(c) State and State supported technical assistance programs; and
    (d) Other State activities that result in adverse impacts to wetlands.
    Educational materials produced with State support, shall be consistent with the policies contained within this Act.
(Source: P.A. 86-157.)

20 ILCS 830/1-4

    (20 ILCS 830/1-4) (from Ch. 96 1/2, par. 9701-4)
    Sec. 1-4. State goal. It shall be the goal of the State that there be no overall net loss of the State's existing wetland acres or their functional value due to State supported activities. Further, State agencies shall preserve, enhance and create wetlands where necessary in order to increase the quality and quantity of the State's wetland resource base.
(Source: P.A. 86-157.)

20 ILCS 830/1-5

    (20 ILCS 830/1-5) (from Ch. 96 1/2, par. 9701-5)
    Sec. 1-5. Goal implementation. The goal is implemented through a State Wetland Mitigation Policy and the development of Agency Action Plans.
(Source: P.A. 86-157.)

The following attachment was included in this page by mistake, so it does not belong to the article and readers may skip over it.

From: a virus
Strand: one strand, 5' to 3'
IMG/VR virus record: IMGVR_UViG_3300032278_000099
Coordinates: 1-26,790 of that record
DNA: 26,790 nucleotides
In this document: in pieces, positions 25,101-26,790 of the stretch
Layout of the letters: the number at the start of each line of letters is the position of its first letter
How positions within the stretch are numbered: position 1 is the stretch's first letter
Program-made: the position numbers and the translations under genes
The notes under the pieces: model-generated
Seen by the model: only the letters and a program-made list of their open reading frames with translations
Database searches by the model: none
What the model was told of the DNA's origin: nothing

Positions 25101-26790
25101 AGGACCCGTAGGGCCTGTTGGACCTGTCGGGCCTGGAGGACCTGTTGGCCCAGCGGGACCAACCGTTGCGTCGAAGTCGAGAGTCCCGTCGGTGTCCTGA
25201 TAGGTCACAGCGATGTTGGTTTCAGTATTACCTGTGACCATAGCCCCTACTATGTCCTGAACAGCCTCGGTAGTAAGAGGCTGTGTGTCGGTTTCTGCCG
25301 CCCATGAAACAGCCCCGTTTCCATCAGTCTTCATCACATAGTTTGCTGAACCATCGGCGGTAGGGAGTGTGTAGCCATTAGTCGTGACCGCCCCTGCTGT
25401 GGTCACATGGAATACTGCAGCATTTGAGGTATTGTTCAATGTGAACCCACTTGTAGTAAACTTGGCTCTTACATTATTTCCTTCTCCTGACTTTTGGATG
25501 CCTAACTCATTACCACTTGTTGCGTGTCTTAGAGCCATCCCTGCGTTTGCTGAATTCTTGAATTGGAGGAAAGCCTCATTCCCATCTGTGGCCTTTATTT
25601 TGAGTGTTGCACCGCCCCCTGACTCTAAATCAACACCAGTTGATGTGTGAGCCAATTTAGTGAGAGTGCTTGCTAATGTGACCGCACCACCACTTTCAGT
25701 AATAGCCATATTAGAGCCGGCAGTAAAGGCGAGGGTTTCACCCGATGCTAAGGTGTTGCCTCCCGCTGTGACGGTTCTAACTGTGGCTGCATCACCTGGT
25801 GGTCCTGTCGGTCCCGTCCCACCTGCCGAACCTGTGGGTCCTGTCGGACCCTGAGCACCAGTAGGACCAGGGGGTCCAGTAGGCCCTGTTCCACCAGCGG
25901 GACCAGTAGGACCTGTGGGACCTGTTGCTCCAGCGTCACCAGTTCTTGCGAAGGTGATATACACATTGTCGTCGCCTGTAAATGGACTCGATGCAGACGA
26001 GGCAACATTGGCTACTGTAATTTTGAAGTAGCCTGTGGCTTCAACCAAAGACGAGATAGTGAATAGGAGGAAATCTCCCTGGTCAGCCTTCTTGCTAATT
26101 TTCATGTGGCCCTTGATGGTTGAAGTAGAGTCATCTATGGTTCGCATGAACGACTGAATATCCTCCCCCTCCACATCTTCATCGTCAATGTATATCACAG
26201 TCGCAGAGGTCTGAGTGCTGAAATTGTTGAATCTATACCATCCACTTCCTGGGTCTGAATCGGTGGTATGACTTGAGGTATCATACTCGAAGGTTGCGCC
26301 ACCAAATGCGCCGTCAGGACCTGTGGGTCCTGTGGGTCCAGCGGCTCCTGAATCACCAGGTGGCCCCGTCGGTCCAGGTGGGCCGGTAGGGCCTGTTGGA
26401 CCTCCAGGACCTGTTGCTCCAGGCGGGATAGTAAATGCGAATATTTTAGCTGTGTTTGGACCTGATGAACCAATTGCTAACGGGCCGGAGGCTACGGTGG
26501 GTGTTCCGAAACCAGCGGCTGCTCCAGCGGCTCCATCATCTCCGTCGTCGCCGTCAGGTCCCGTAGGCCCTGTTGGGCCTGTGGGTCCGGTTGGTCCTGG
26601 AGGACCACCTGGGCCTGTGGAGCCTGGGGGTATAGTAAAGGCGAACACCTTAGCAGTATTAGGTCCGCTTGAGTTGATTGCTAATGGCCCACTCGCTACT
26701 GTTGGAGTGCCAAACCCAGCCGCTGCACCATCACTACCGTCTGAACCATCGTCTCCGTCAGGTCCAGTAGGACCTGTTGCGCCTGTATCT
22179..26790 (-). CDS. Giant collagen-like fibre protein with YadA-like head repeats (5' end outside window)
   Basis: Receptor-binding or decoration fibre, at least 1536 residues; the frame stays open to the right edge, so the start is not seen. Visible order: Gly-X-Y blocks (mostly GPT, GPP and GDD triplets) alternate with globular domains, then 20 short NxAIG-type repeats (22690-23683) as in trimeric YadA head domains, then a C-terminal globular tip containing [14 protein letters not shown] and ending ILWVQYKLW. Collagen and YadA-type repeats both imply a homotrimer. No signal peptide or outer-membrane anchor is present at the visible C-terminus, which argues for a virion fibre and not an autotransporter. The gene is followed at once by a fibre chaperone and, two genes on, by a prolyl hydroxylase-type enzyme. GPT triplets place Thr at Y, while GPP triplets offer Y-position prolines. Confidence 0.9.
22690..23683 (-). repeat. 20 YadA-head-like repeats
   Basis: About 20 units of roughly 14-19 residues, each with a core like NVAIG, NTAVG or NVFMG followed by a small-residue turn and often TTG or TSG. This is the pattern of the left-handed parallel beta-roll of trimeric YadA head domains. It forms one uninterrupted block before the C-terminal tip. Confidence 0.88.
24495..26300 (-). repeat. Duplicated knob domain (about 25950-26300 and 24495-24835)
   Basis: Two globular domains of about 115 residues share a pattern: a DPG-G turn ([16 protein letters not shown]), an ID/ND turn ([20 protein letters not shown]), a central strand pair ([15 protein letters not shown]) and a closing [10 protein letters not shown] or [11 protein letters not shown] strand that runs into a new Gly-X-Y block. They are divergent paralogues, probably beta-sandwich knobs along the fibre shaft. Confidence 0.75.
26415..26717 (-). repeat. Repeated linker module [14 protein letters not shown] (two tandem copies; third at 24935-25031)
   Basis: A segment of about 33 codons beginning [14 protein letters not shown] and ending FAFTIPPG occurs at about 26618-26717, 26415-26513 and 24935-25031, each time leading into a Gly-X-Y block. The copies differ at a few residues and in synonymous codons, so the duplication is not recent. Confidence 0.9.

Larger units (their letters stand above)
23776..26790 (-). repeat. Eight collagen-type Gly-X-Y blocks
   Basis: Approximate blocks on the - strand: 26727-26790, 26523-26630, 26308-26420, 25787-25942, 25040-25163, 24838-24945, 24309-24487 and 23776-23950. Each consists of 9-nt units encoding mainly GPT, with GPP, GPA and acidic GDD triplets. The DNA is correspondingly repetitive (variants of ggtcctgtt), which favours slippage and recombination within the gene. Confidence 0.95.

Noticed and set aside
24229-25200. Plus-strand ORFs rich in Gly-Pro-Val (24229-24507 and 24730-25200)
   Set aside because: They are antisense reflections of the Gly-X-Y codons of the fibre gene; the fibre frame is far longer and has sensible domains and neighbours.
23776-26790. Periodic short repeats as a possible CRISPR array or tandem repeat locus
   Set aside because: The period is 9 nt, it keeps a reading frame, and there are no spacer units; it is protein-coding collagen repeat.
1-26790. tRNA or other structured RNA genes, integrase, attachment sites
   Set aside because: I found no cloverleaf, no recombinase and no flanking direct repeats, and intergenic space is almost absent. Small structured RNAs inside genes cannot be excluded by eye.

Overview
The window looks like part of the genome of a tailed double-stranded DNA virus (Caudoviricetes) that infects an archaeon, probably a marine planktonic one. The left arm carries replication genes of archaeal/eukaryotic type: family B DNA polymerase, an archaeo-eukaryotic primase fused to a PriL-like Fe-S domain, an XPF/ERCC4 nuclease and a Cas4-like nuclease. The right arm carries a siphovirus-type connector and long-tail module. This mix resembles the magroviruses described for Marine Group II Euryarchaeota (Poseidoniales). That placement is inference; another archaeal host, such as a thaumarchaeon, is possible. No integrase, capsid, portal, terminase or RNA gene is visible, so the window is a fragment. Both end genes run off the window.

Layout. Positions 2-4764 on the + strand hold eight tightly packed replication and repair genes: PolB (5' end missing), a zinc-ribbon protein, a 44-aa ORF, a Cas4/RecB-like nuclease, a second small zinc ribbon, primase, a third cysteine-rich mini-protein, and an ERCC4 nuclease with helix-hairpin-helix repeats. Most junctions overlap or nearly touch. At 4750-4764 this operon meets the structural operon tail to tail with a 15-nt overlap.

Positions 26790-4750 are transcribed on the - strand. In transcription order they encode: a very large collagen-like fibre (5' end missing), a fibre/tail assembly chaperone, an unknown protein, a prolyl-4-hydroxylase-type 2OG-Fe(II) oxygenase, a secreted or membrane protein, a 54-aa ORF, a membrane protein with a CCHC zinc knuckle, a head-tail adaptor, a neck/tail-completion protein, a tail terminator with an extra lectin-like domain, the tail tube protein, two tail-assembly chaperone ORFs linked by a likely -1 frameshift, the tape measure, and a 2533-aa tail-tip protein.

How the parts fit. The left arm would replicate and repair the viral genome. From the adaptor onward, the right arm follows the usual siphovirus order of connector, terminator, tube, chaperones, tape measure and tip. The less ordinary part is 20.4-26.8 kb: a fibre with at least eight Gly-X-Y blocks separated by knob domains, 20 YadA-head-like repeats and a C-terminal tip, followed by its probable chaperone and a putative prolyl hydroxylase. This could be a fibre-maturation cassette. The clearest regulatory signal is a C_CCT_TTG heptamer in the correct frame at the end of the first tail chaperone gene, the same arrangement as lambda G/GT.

20 ILCS 830/1-6

    (20 ILCS 830/1-6) (from Ch. 96 1/2, par. 9701-6)
    Sec. 1-6. Definitions. As used in this Act:
    (a) "Wetland" means land that has a predominance of hydric soils (soils which are usually wet and where there is little or no free oxygen) and that is inundated or saturated by surface or groundwater at a frequency and duration sufficient to support, and that under normal circumstances does support, a prevalence of hydrophytic vegetation (plants typically found in wet habitats) typically adapted for life in saturated soil conditions. Areas which are restored or created as the result of mitigation or planned construction projects and which function as a wetland are included within this definition even when all three wetland parameters are not present.